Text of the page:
“Science and technology change our world. Journalism keeps track of the changes. I spend ten years watching and filming the world we live in, now I want to spend the next ten years making my fair share of difference.”

TL;DR: Former CNN staff, proudly filmed and produced hundreds of “fake news” for the network. After ten years of studying and working in journalism, I decided to go beyond the role of “world watcher” and become the “noise maker”. Now I’m back in school to figure out two things: digital media and Ph.D.

Chengyuan Xu, or CY and 许程远, formerly a multimedia producer and cameraman with CNN and BBC, is now a Ph.D. student at UC Santa Barbara, studying computer vision and playful visual interactions.

Graduated from China’s top journalism school, CY started his journalism career with CNN in China. Soon he trained to become CNN Beijing bureau’s TV producer, cameraman, and editor.

During his time at CNN, he filmed and produced a wide range of stories. From the mysterious disappearance of flight MH370, to live report from China’s worst massive chemical explosion that claimed the lives of hundreds. The most exciting of all was an exclusive interview with China’s astronauts.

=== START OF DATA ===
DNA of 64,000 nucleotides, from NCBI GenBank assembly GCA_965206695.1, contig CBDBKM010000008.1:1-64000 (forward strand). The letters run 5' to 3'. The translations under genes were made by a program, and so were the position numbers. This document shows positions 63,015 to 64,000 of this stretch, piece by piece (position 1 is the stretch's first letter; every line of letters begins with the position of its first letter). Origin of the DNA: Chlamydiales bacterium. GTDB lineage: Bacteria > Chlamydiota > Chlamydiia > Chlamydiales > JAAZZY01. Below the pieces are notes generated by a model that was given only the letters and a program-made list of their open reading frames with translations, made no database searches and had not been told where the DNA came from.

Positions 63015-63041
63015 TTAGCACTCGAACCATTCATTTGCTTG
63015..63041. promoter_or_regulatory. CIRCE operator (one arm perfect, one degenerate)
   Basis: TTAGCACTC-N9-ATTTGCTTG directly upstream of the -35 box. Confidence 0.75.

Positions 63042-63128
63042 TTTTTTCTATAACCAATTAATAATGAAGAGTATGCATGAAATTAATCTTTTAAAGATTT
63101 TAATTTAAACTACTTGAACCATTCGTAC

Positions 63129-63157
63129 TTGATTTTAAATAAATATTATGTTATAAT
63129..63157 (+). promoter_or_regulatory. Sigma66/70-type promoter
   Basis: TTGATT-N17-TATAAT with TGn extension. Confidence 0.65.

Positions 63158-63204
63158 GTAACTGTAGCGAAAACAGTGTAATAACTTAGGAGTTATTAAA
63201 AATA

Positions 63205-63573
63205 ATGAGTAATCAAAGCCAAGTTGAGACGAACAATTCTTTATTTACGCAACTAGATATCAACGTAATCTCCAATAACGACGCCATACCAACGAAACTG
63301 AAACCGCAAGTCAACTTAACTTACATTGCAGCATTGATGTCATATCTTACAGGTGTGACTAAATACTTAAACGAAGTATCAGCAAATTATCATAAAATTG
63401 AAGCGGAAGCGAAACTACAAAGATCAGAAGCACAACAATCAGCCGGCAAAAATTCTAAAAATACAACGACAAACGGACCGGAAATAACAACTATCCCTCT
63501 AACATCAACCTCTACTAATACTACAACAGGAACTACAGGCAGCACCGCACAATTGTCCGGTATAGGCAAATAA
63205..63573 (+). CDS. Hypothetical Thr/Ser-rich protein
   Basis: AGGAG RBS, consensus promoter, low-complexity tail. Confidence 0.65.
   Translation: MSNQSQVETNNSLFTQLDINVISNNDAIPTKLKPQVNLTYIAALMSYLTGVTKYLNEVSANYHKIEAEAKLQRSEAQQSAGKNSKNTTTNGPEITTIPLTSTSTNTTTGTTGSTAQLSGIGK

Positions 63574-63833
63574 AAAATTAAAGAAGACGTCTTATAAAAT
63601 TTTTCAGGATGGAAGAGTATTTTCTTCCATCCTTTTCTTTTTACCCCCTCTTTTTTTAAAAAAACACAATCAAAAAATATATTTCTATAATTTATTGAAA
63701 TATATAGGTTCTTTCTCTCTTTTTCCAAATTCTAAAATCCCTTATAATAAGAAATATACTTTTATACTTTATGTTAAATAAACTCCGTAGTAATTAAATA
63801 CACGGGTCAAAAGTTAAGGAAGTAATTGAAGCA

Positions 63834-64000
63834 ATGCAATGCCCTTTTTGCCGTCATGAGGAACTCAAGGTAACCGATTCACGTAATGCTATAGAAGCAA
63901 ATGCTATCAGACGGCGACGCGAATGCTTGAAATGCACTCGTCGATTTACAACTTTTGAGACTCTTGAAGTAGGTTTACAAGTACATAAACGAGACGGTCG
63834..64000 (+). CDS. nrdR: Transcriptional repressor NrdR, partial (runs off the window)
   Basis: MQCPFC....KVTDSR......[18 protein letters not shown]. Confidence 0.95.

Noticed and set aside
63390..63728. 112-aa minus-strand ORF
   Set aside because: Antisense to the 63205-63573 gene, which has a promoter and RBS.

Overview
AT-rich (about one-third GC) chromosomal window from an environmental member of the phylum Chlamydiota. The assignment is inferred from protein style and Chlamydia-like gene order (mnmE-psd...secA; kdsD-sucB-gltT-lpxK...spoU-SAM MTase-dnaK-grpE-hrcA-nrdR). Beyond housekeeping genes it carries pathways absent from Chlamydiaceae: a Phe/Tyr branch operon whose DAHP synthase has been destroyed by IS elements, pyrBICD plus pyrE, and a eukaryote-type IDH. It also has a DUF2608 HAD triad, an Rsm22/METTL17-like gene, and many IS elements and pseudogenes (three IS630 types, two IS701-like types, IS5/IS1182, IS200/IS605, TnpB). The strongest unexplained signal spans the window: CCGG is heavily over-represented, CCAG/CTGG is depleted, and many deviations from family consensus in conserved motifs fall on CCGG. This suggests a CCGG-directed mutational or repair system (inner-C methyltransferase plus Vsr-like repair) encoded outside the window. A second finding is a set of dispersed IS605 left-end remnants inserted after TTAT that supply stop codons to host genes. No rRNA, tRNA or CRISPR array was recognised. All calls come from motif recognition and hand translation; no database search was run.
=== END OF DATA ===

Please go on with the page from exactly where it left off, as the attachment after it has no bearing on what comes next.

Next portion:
In 2015, he joined BBC as a Multimedia Producer, where he explored fascinating topics that took him from inside a nuclear power station to inside a surgery room.

More than visual storytelling, CY had a strong interest in computational photography, computer vision, and their application. He was a contributor of NewsShooter, an industry-leading database in videography technologies. He was also one of the first certified professional cinematography ARRI camera trainers in Asia.

Started in 2016, CY co-lectured a visual storytelling boot camp course China and Media Matters with veteran reporter Jaime FlorCruz in China’s top university, Peking University for two semesters and fell in love with teaching.

In 2017, CY turned down admissions from UC Berkeley, Carnegie Mellon, NYU, etc and started pursuing his doctoral study in Media Arts and Technology at UC Santa Barbara. He is also a Research Assistant at The Orfalea Center for Global & International Studies.

A selection of stories through his lens.

hello.xu [at] gmail.com
cxu [at] ucsb.edu